Thursday, February 4, 2010

Blogging The Silmarillion: The breaking of the siege of Angband and other (myth) busting

Part five of Blogging the Silmarillion continues with chapters 16-20 of the Quenta Silmarillion.

By the command of Morgoth the Orcs with great labour gathered all the bodies of those who had fallen in the great battle, and all their harness and weapons, and piled them in a great mound in the midst of Anfauglith; and it was like a hill that could be seen from afar. Haudh-en-Ndengin the Elves named it, the Hill of Slain, and Haudh-en-Nirnaeth, the Hill of Tears.

—J.R.R. Tolkien,
The Silmarillion, “Of the Fifth Battle”

If you had but four words to describe the action of Chapters 16-20 of The Silmarillion, you could do worse than all hell’s breaking loose. It’s a section I equate to a great turning of the tide against the forces of good.

In fact, Hell breaking loose is almost a literal interpretation of what happens in the fourth great Battle of Beleriand, the Dagor Bragollach (Battle of Sudden Flame). From the deep pits and mines of hellish Angband issue great streams of fire, followed by hosts of orcs, Balrogs, and the dragon Glaurung. It’s very much as if Gehenna, on the orders of Satan, were to empty its bowels of fell spirits and demons. The Noldorin guarding Angband are destroyed or driven back as Morgoth, pent up in his fortress for nearly 400 years, breaks out with a fury and a vengeance.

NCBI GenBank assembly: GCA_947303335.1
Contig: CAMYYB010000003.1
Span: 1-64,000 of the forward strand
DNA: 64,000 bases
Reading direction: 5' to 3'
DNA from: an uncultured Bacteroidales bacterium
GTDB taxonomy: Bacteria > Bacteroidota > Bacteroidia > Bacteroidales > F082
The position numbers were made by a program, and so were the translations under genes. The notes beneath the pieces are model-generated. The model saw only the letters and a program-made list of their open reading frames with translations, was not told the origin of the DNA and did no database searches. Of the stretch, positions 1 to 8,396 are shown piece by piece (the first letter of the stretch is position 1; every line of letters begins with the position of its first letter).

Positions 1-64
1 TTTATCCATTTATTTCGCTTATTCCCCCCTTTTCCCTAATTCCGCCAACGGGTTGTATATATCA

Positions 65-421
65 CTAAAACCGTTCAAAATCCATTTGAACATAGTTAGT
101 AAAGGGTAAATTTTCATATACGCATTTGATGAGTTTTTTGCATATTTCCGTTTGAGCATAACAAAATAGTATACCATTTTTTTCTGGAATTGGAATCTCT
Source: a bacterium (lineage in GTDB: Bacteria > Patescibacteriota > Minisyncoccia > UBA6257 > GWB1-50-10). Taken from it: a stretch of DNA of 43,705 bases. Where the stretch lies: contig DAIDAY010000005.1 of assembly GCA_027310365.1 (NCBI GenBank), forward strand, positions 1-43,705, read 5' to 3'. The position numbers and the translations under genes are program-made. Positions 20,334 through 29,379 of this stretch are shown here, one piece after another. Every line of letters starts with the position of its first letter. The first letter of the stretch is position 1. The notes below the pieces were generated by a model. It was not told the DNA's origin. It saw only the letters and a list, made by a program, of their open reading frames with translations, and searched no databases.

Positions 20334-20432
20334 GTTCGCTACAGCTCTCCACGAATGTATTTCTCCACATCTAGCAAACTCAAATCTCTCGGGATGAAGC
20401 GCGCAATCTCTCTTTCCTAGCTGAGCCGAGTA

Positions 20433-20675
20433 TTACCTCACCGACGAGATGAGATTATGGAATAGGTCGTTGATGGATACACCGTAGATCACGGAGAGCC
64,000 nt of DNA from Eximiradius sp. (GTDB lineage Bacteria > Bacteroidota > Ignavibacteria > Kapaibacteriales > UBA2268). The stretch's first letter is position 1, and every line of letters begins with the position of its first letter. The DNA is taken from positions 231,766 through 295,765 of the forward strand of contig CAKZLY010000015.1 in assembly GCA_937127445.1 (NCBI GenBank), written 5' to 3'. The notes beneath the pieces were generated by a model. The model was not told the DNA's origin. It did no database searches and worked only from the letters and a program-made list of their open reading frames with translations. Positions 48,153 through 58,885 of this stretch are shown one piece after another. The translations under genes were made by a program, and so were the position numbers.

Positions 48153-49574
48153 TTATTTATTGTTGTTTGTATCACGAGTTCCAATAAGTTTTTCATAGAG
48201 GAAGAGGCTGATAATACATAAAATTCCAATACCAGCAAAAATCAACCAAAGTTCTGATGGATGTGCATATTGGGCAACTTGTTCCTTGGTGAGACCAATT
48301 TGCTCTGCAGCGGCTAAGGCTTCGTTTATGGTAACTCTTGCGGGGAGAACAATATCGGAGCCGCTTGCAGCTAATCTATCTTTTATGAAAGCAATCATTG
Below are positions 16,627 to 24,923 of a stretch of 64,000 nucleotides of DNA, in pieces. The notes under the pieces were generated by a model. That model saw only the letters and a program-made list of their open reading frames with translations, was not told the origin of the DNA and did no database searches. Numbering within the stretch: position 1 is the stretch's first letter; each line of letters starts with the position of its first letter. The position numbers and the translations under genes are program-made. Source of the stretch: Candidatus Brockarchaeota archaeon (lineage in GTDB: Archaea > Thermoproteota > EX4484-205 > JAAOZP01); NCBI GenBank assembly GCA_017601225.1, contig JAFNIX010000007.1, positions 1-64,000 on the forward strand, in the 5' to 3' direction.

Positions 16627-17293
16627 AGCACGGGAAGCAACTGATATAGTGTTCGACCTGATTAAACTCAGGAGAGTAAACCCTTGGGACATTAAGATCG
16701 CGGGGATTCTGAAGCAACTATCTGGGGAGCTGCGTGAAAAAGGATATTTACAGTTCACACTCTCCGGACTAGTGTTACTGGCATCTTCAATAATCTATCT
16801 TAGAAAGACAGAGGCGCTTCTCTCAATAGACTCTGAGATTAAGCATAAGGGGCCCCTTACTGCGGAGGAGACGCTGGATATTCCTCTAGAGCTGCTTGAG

Seventeen years after this eruption, the forces of good marshal for another great cast at overthrowing Morgoth and ending his reign of terror. The result is the Nirnaeth Arnoediad (Battle of Unnumbered Tears), whose enduring image is a great hill of corpses of Elves, Men, and Dwarves, captured magnificently in the above piece of art by the incomparable Ted Nasmith. The Doom of the Noldor comes home fully to roost as the grieving wives and children of the slain indeed shed “tears unnumbered.” With the defeat, Elven might in Beleriand, save in a defensive capacity only, is smashed. It’s one of the greatest and at the same time most heartbreaking scenes of battlefield ruin I’ve read.

To read the rest of this post, visit The Cimmerian Web site.


Gabriele C. said...

Hurin's last stand always gets me.

It must even have subconsciously crept into a scene from my novel-in-progress where Roderic fights an overwhelming force of Avodrite warriors. When I returned to that scene some days later, I needed to edit it for a too heroic tone that didn't fit with the rest of my writing. Though I regretted the need.

David J. West said...

Such a great piece Brian, these dark yet heroic moments are what makes me love the epic grandeur of Tolkien.

As I mentioned before such power in simply "And Morgoth came." Love John Howes painting of that fatal fight between Morgoth and Fingolfin.